The implications of this dollar exchange rate will be negatively felt by resort workers in resorts where the staff are paid their salaries in Rufiyas. Although there is no real reason for resorts to pay salaries in Rufiyas, several resort do exactly that. This is despite the fact that all the revenues generated in the resorts are foreign currency.
The construction industry will also be affected by this exchange rate measures, which hopefully will consider offering more work opportunities for local workers. The current model for construction industry is to employ illegal immigrant workers at near extortion rates for back breaking work and to employ only illegal immigrant workers (because they will be unlikely to pursue their rights in official channels) to do the job all the while saying local talent is unavailable. Nothing can be further from truth. Locals are as or more willing to work for a reasonable pay which the ‘construction industry’ does not seem inclined to give.
Ultimately, the solution to dollar shortage in the country is to adopt more financial reform measures which will be fought with on every step of the way by our opposition political parties which has only mission in office; to oppose the government weather its right or wrong!
Armed with partial statistics on jobs in the Maldives, the employment minister it appears have rightly waded in ‘hot water’ territory deriding fellow countrymen for not seeking work. According to the ministry’s latest job survey there appears to be 1639 vacant jobs in various businesses at the moment (in Male’ area) while only 300 applicants seemed to have applied for jobs via their obscure job matching system, hosted in the ministry’s site. The survey seems to indicate that of the total 22642 workers currently working in 24094 businesses, only 12432 workers are local. The minister appears to observe that lack of qualification might be the prime reason why workers remain unemployed despite many vacant positions.
Responding to the minister’s argument in a Haveeru thread, most readers of observes that the youth minister Hassan Latheef is not fully aware of the scope and magnitude of the problem. While its common knowledge that the ‘best’ jobs will be acquired by the most qualified workers, there are so many other problems which checks the workers from applying for jobs. The survey conducted by the ministry does not seem to include anything else except vacant jobs in business properties. It could well include elements to determine the problems why seemingly large numbers of eligible workers refrain from entering the market. In short the many problems why people do not enthusiastically take up vacant jobs could be:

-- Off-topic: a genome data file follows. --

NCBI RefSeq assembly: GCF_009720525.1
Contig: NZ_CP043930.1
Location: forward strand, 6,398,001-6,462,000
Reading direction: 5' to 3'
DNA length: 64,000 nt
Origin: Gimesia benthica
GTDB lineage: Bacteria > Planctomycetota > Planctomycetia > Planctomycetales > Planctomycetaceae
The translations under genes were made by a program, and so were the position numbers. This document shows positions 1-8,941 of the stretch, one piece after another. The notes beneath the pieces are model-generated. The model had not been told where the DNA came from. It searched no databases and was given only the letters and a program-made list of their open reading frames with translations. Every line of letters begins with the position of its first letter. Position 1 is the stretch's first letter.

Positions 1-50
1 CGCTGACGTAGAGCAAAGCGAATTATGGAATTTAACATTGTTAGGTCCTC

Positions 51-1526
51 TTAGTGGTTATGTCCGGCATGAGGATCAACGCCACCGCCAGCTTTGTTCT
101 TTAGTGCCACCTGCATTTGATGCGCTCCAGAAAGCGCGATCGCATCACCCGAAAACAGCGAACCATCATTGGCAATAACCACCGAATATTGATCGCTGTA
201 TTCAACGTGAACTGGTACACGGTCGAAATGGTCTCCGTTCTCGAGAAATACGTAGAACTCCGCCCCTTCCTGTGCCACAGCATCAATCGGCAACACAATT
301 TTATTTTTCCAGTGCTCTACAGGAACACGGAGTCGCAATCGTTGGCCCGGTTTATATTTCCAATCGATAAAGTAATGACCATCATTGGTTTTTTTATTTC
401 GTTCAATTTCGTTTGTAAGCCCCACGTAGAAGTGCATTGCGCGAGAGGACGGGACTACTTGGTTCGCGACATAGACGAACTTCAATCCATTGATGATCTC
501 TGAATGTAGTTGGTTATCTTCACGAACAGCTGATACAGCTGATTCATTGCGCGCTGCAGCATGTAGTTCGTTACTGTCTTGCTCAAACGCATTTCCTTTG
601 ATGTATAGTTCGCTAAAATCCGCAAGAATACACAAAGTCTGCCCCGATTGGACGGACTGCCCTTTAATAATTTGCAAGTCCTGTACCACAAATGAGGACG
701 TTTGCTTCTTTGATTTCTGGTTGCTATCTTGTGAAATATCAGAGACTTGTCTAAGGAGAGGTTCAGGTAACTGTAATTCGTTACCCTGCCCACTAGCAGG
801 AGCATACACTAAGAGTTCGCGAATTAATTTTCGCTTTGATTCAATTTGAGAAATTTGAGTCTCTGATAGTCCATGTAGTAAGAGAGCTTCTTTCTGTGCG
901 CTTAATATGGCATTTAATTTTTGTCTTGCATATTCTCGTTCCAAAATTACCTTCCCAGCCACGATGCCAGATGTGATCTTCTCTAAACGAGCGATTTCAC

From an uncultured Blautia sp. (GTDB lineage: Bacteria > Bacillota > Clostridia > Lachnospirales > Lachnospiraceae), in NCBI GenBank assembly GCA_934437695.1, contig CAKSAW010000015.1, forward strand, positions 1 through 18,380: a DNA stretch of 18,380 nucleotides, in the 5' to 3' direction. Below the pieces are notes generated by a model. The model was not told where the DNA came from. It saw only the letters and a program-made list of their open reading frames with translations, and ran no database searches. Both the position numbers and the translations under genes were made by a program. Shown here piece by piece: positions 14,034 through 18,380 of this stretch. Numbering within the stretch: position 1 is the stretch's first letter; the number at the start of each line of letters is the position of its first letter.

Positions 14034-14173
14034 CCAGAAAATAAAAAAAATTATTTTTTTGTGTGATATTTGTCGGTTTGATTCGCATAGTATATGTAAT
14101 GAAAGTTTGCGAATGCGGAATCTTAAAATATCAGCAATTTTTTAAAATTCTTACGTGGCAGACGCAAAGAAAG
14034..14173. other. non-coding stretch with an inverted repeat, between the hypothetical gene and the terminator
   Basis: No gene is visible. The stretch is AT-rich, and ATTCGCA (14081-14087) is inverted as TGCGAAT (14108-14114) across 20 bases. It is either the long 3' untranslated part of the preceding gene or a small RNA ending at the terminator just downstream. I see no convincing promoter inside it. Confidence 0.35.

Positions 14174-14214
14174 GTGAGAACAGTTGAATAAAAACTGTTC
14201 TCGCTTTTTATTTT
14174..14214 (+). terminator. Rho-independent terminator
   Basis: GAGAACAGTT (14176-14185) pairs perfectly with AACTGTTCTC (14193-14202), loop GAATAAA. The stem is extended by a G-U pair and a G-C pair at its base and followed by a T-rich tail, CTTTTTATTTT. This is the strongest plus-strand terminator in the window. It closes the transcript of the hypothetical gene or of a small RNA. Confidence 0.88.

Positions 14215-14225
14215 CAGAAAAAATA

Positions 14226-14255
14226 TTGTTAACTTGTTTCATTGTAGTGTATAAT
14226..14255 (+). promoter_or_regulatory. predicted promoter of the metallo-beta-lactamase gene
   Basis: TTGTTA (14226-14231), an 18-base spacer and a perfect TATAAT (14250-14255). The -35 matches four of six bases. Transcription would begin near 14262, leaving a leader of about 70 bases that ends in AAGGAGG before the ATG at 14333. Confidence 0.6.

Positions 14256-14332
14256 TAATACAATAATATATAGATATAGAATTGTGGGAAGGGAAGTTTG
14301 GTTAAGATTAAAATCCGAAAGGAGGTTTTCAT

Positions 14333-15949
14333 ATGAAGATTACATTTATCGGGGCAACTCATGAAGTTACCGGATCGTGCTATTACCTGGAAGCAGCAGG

low paid jobs: this is a problem that have not kept up pace with the inflation of the economy and unrealistic expectations of employers.
wage benefits: to a large extent if local and expatriate workers are compared in similar positions in Male’, the local will be at a disadvantage by benefits such as housing and food allowances which mostly does not apply for locals. This is despite the fact that the a large number of locals who work in Male’ are from local islands and pay for their own accommodation in Male’ as well.
inconsistent job specs and unrealistically high qualifications: this defies explanation. Some employers simply ask for bachelors degree qualification even for such mundane jobs as store keepers! In return they are willing to pay only the lowest wages in the market.
Despite the half hearted surveys, its a good sign that the ministry is at least concerned about these issues and hopefully better mechanisms to get people to work will be implemented in the future. This measure is on the heals of another important problem the government is seemingly at work on which is the dollar shortage problem. According to official figures there is a 2m$ outflow of dollars from Male’ as remittances by expatriate workers which is one of the many factors aiding pressure on the pegged dollar exchange rate.